4. Metamorphopsia and letter recognition

    PubMed Central

    Wiecek, Emily; Dakin, Steven C.; Bex, Peter

    2014-01-01

    Acuity is the most commonly used measure of visual function, and reductions in acuity are associated with most eye diseases. Metamorphopsia—a perceived distortion of visual space—is another common symptom of visual impairment and is currently assessed qualitatively using Amsler (1953) charts. In order to quantify the impact of metamorphopsia on acuity, we measured the effect of physical spatial distortion on letter recognition. Following earlier work showing that letter recognition is tuned to specific spatial frequency (SF) channels, we hypothesized that the effect of distortion might depend on the spatial scale of visual distortion just as it depends on the spatial scale of masking noise. Six normally sighted observers completed a 26 alternate forced choice (AFC) Sloan letter identification task at five different viewing distances, and the letters underwent different levels of spatial distortion. Distortion was controlled using spatially band-pass filtered noise that spatially remapped pixel locations. Noise was varied over five spatial frequencies and five magnitudes. Performance was modeled with logistic regression and worsened linearly with increasing distortion magnitude and decreasing letter size. We found that retinal SF affects distortion at midrange frequencies and can be explained with the tuning of a basic contrast sensitivity function, while object-centered distortion SF follows a similar pattern of letter object recognition sensitivity and is tuned to approximately three cycles per letter (CPL). The interaction between letter size and distortion makes acuity an unreliable outcome for metamorphopsia assessment. PMID:25453116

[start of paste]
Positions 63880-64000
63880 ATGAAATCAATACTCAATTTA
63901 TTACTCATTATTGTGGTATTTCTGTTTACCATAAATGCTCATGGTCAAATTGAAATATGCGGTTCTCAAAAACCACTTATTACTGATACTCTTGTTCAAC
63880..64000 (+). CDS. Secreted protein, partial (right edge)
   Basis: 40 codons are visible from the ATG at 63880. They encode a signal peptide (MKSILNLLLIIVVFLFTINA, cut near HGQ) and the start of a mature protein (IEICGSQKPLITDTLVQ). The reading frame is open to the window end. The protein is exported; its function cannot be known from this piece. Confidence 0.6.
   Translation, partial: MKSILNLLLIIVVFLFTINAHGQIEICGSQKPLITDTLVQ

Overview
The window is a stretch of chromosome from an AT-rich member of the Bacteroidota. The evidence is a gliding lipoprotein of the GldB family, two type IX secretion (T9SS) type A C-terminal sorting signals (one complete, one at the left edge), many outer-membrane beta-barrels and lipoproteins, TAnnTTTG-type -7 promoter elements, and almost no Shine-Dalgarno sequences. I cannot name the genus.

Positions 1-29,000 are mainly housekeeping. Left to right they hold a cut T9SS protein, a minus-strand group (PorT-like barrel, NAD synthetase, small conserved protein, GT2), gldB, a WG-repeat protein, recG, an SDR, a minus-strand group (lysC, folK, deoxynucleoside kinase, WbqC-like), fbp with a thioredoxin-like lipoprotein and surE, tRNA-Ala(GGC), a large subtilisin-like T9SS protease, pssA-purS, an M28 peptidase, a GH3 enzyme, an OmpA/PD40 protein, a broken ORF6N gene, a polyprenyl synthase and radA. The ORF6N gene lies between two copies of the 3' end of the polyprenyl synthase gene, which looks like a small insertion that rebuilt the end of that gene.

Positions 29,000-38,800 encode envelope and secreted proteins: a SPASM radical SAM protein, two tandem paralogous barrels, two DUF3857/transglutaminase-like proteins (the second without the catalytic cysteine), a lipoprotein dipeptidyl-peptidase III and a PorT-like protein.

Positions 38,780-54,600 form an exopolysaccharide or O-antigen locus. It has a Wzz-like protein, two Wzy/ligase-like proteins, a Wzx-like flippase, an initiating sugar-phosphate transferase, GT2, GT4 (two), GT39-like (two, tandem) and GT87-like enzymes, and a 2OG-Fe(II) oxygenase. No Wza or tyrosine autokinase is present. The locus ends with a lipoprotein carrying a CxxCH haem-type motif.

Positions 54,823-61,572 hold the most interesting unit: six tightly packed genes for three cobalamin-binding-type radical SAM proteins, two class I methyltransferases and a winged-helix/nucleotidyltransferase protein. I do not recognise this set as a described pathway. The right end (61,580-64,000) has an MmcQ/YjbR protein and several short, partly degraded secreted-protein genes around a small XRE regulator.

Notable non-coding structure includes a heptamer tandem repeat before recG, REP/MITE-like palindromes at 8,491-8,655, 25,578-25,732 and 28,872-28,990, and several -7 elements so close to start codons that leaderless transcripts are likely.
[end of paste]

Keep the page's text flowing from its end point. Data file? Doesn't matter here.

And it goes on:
5. Pattern Recognition Control Design

    NASA Technical Reports Server (NTRS)

    Gambone, Elisabeth

    2016-01-01

    Spacecraft control algorithms must know the expected spacecraft response to any command to the available control effectors, such as reaction thrusters or torque devices. Spacecraft control system design approaches have traditionally relied on the estimated vehicle mass properties to determine the desired force and moment, as well as knowledge of the effector performance to efficiently control the spacecraft. A pattern recognition approach can be used to investigate the relationship between the control effector commands and the spacecraft responses. Instead of supplying the approximated vehicle properties and the effector performance characteristics, a database of information relating the effector commands and the desired vehicle response can be used for closed-loop control. A Monte Carlo simulation data set of the spacecraft dynamic response to effector commands can be analyzed to establish the influence a command has on the behavior of the spacecraft. A tool developed at NASA Johnson Space Center (Ref. 1) to analyze flight dynamics Monte Carlo data sets through pattern recognition methods can be used to perform this analysis. Once a comprehensive data set relating spacecraft responses with commands is established, it can be used in place of traditional control laws and gains set. This pattern recognition approach can be compared with traditional control algorithms to determine the potential benefits and uses.

  6. Metamorphopsia and letter recognition.

    PubMed

    Wiecek, Emily; Dakin, Steven C; Bex, Peter

    2014-12-01